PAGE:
Both entrepreneurship and fashion remain relatively new concepts in China anno 2015. One-woman-powerhouse Su Mang, President and CEO of Trends Media Group, has been working in the industry for almost two decades now, and impeccably dressed, she had her say at the forum. In the early 2000s, with China fashion in its newborn stages one might say, Su took on her first job as editor-in-chief and founded “Bazaar in China, and embarked upon a period to which she refers as being one of “trial and error”. Heading a crew of no more than 30 at the publication, she started weaving the little silk she had been given and over the next decade “saw China fashion growing into an increasingly powerful tool able to influence artists, musicians, dresses to the stars and thus the clothing trends of hundreds of thousands across the nation”. Again, that all happened within the span of merely ten years. Not too shabby.

 

“China will grow into its own style.”

 

Putting the final hemlines on her discourse, Su pointed out how her fiercely fiery dreams regarding China’s fashionable development are by no means slowing down, let alone been diminished to cinders, on the contrary: the Fashion Dragon roars (I’m slightly paraphrasing here; thought it sounded more passionate, anyhoo). “After all, who is to say what fashion really is? Is it merely couture; or does it cover a wider range of clothing[racks]? China will grow into its own style mode; let’s just see what that will be. But in no way does it end here.” Amen to that, Su.

Maybe the MET should have another “China-do” in another decade then. Let’s wait and see.”

_82774782_82767298British model Cara Delevingne was covered in fake floral tattoos as she arrived for the gala. As reported by BBC’s Saira Asher and Heather Chen, the Weibo verdict: “Those fake flower tattoos – Frightening!“, and: “Aren’t cherry blossoms Japanese?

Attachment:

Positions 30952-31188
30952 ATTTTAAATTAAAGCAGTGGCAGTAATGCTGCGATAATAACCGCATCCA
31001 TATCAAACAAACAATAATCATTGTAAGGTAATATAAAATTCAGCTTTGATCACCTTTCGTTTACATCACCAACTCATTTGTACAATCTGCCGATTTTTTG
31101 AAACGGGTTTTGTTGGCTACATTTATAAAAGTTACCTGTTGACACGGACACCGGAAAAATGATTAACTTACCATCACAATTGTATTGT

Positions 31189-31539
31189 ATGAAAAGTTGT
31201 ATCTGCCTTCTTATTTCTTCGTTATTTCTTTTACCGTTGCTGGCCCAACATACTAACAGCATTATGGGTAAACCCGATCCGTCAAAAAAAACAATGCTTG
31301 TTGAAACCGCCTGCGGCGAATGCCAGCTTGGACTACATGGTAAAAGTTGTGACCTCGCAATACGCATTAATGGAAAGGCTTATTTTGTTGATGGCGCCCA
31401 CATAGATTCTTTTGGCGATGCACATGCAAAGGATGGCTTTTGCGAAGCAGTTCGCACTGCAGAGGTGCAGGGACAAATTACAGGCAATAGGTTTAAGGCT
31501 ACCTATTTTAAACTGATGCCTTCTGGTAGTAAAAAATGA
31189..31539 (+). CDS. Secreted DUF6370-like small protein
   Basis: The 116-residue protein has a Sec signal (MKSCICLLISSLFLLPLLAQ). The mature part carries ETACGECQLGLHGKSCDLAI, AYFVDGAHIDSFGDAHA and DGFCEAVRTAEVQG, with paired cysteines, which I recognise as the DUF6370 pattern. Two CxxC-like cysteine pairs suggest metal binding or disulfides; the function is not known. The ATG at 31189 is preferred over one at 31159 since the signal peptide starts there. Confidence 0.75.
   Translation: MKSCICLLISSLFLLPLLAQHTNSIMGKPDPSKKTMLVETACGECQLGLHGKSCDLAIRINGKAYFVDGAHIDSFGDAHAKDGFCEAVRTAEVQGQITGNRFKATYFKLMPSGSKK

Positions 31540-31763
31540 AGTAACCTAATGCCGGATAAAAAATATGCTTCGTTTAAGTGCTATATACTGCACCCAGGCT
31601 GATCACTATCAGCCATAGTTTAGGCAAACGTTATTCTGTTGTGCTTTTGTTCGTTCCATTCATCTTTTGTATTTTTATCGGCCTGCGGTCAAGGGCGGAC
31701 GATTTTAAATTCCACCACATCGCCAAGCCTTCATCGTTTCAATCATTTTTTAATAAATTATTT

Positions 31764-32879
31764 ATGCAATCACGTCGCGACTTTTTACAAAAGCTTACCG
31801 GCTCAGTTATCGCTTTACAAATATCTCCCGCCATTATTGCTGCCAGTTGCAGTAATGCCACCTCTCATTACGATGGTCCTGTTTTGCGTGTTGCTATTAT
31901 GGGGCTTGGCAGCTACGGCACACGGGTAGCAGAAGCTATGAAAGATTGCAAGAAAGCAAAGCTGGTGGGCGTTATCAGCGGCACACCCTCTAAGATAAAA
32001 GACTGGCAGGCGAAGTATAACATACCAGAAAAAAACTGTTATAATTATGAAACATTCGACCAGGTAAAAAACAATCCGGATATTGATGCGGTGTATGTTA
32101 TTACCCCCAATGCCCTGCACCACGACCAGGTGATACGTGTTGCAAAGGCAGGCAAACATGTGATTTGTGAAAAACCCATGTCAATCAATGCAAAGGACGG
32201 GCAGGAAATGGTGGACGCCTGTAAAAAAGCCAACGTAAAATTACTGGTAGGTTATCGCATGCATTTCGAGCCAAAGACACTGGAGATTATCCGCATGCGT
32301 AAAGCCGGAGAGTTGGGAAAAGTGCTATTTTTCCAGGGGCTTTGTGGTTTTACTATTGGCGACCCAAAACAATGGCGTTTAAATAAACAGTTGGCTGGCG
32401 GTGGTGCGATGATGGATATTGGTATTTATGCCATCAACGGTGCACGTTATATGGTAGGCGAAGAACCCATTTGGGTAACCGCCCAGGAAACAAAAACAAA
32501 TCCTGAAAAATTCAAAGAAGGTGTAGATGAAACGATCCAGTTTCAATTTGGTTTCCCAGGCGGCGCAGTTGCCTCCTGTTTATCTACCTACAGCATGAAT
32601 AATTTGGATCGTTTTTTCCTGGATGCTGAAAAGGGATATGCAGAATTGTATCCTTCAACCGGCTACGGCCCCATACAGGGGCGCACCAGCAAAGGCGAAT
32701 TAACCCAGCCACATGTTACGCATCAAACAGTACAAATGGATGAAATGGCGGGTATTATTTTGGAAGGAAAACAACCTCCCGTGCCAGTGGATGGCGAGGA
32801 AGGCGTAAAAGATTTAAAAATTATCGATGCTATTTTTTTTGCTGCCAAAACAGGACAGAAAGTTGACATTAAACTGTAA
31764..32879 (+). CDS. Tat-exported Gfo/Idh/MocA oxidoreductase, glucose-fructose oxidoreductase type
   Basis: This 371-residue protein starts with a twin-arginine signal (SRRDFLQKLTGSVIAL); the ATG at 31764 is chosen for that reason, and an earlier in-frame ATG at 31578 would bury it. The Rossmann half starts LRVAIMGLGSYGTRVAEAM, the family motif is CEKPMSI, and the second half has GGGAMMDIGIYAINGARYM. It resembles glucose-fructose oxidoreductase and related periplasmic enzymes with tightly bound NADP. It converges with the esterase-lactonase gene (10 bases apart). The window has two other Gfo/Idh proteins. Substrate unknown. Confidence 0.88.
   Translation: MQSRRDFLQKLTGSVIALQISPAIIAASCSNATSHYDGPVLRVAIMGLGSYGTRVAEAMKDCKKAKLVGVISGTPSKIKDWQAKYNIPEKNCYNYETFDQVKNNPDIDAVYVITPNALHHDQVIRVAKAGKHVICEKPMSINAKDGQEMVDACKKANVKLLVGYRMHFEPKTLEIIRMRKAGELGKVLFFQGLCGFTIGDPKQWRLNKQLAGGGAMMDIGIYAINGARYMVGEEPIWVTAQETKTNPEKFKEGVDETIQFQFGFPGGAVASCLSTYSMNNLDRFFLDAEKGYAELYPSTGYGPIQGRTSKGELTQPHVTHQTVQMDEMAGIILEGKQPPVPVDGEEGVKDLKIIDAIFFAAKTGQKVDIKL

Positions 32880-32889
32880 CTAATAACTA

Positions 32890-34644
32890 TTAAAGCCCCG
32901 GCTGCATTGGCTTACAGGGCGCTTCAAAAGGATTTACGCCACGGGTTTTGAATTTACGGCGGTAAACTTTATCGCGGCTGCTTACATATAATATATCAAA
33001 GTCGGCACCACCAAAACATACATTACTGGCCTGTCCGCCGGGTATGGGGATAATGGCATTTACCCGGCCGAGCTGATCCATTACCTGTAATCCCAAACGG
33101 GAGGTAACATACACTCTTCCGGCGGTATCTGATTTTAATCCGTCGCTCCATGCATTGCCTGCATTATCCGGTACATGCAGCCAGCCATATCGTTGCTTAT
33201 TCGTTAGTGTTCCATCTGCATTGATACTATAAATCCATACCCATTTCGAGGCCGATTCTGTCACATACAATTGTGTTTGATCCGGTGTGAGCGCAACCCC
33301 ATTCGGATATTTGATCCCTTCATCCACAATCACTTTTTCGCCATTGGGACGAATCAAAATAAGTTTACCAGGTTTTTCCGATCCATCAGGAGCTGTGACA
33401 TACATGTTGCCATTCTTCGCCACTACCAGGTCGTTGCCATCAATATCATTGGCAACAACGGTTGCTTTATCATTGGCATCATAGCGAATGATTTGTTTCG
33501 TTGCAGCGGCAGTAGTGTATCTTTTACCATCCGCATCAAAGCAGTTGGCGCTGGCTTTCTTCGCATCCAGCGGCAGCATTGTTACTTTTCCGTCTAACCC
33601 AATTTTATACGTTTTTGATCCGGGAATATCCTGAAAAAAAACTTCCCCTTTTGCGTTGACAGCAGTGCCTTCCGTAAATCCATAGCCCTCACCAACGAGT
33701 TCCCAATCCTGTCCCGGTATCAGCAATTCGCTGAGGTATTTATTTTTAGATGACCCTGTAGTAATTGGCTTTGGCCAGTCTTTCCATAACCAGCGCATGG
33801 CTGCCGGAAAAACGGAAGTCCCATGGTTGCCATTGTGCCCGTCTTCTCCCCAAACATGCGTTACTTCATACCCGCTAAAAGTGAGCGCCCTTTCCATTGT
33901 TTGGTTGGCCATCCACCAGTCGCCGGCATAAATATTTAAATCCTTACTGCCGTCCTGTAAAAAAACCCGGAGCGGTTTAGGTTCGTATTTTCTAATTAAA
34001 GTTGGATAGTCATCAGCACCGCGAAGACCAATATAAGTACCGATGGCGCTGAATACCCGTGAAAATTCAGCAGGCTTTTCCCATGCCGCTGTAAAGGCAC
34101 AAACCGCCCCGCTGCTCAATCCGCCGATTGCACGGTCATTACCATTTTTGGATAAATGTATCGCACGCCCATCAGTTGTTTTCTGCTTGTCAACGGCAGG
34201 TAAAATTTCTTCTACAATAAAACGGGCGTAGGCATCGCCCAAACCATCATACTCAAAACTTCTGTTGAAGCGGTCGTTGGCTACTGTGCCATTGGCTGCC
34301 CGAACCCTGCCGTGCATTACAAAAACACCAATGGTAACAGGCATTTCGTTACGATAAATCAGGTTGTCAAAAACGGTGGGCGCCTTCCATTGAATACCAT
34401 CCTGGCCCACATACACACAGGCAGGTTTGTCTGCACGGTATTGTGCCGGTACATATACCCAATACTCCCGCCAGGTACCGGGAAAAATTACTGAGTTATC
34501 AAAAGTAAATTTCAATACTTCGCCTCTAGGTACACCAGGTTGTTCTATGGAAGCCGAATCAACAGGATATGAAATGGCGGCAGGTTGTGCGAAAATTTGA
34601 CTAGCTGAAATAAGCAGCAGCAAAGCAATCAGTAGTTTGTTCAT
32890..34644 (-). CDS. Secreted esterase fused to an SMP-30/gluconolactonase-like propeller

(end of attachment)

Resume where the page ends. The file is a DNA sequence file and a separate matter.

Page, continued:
By Elsbeth van Paridon
Follow What’s on Weibo on Twitter

 

Images:

http://www.thecrimson.com/image/2015/4/27/sumangchinaforum/
http://www.bbc.com/news/world-asia-china-32586993

Elsbeth van Paridon is a sinologist and fashion writer. Since 2010, she has been living in Beijing, where she has become an expert on all the ins and outs of the world of China fashion. She has her own blog on China fashion: Chasing the Fashion Dragon.

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China Fashion & Beauty

The Mulan Makeup Challenge: Traditional Chinese Makeup Goes Trending

Recreating the Mulan make-up look was the biggest beauty challenge on Chinese social media this July.

Manya Koetse

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Will traditional Chinese make-up make a comeback because of Disney’s Mulan?

Since Disney released the official trailer for its live-action Mulan movie earlier this month, Mulan is recurringly appearing in the top trending lists on Chinese social media.

Among all the different topics relating to the upcoming Mulan movie, the Mulan make-up challenge is one that jumps out this month.

The Disney live-action trailer showed a scene in which Mulan, played by Chinese American actress Crystal Liu Fei (刘亦菲), has a full face of betrothal makeup. The original animated Disney movie also features a full makeup Mulan.

Although there was also online criticism of the ‘exaggerated’ makeup, there are many people who appreciate Mulan’s colorful makeup look.

On Weibo, many showed off their skills in copying Mulan’s makeup look this month.

By now, the hashtags “Mulan Makeup Imitation” (#花木兰仿妆#) and “Mulan Makeup Imitation Contest” (#花木兰仿妆大赛#) have attracted over 300 million views.